When footballers attempt to make a name from themselves in style as well as sport it’s hard to avoid drawing parallels with Beckhamania. However, England and Liverpool striker Daniel Sturridge has already shown efforts to carve his own path off the pitch go beyond sheer vanity and flashy dressing.
Admittedly, hanging out at fashion shows, making himself familiar with zeitgeist brands like Hood by Air and Opening Ceremony, and gracing the fashion pages of magazines can’t have hurt. (Neither could his inclusion in our own 2014 Best-Dressed List.) But it was his nomination at The British Style Awards in 2015 to be a London fashion ambassador that revealed just how far the beautiful game has come.
Fresh from training, we caught up with the man dubbed “the only hipster in football” to talk about his new role fronting Hugo Boss fragrances, and where it all goes from here.
Daniel Sturridge Interview
FashionBeans: Unlike some celebrity fragrances, you haven’t had a hand in creating this, so what you drew you to working with Boss Bottled?
Daniel Sturridge: Everything the fragrance embodies I see in myself: shaping your own success; being an alpha leader, being strong, intense, confident, courageous, dedicated to a craft. It’s something that I’m proud of and so grateful to be a part of.
What was the first fragrance you ever used?
Funnily enough – and I’m not even just saying this – it actually was Boss Bottled. I stole a sample from my dad’s bedroom; he had about three or four in there and I was like, ‘you know what, I’m taking one of these.’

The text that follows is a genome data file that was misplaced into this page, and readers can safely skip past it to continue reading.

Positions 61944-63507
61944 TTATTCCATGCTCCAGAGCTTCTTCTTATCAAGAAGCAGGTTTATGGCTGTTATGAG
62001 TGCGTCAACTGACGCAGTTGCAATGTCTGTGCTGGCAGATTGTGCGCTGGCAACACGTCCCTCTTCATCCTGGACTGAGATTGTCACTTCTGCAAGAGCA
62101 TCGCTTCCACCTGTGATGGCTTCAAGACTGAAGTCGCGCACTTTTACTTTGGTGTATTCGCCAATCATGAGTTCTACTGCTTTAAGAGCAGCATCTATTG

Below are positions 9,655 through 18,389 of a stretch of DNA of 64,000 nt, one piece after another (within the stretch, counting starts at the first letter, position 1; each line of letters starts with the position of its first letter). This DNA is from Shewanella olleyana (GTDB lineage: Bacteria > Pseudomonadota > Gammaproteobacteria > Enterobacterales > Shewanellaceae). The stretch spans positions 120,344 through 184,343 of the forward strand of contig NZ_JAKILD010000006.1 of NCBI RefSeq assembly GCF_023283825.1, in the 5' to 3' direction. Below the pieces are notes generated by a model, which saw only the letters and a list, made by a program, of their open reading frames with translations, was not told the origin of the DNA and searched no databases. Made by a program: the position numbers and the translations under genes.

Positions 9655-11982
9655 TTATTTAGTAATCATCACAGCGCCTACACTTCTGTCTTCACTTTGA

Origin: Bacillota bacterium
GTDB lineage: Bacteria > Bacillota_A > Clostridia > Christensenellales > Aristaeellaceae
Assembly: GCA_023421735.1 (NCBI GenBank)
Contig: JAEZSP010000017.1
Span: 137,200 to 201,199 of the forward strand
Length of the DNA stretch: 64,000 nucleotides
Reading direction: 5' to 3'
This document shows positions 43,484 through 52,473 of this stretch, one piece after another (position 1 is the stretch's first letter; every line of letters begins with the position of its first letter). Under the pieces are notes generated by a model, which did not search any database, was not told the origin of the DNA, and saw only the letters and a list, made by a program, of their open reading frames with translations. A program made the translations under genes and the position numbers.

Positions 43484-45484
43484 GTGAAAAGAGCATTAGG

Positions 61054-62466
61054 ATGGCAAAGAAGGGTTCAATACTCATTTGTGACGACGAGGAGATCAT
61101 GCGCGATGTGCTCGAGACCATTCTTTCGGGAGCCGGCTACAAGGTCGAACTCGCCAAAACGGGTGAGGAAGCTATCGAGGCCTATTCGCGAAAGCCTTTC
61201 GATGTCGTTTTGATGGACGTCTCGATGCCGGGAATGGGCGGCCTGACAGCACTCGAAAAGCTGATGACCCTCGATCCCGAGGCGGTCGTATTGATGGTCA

I remember spraying it on and I felt like a man at the time even though I was 10 years old.
We’ve seen you singing in the locker room on Instagram, but talk us through your post-match grooming regime?
It’s the basics, I’m not a fussy guy. I don’t want to add too many crazy things into there, I feel less is more. As long as my body is creamed and I smell good, I’m happy.
We’re in for a summer of sport so you’ll be travelling lots. Do you have any travel essentials?
Something for the eyes because when you’re travelling you get tired and your eyes get a little bit puffy and you get bags.
Then Vaseline for the lips, don’t want those getting dry, that’s the last thing I need. And probably a small travel size Boss Bottled, so can top up when I go through the airport.
How do you get away from the perception that footballers are label obsessive and a bit hit and miss in what they wear?
I’m not too sure how that came about but I do believe that football has evolved. It’s not necessarily about how much something costs, or the label, it’s about how it looks and how you feel when you’re wearing it.
It’s important to be confident in whatever you wear – it doesn’t matter what the brand is, whether it’s high street or the most expensive you can buy.
Do you see yourself designing your own fragrance or going into other areas of style?
Right now I’m proud to be a part of this, but hopefully in the future I’ll be able to have my own fragrance, clothing line, and things like that.
I think I’d definitely like to be involved in the fashion and creative side of things, because I do enjoy that outside of football.
What was your biggest ever fashion mistake?
I wore an all-white suit to prom, and I regret that now. I don’t know why I did it, it just was wrong. I look back and I’m like, why?
But that can look okay if done right?
The idea was there; it was the execution.
So who’s the worst dressed player in the Liverpool dressing room?
Name and shame time, is it? I’d have to go with Simon Mignolet or Adam Bogdan. I just don’t believe they understand that you can’t throw different colours and different materials on if it doesn’t match at all. Some of the stuff they wear, it’s mindboggling, to say the least.
But there are a lot of well-dressed players at Liverpool as well, so let’s not leave those out.
What’s next? Do you have any projects coming up?
At the moment the plan is to just to keep evolving as a footballer; keep improving, and continuing to try and win trophies, help my team win trophies, help the national team be successful, and just improve every single day.
Also, to try and help the next generation be successful, that’s one of my biggest dreams, to help the next generation of footballers be better than this generation of footballers.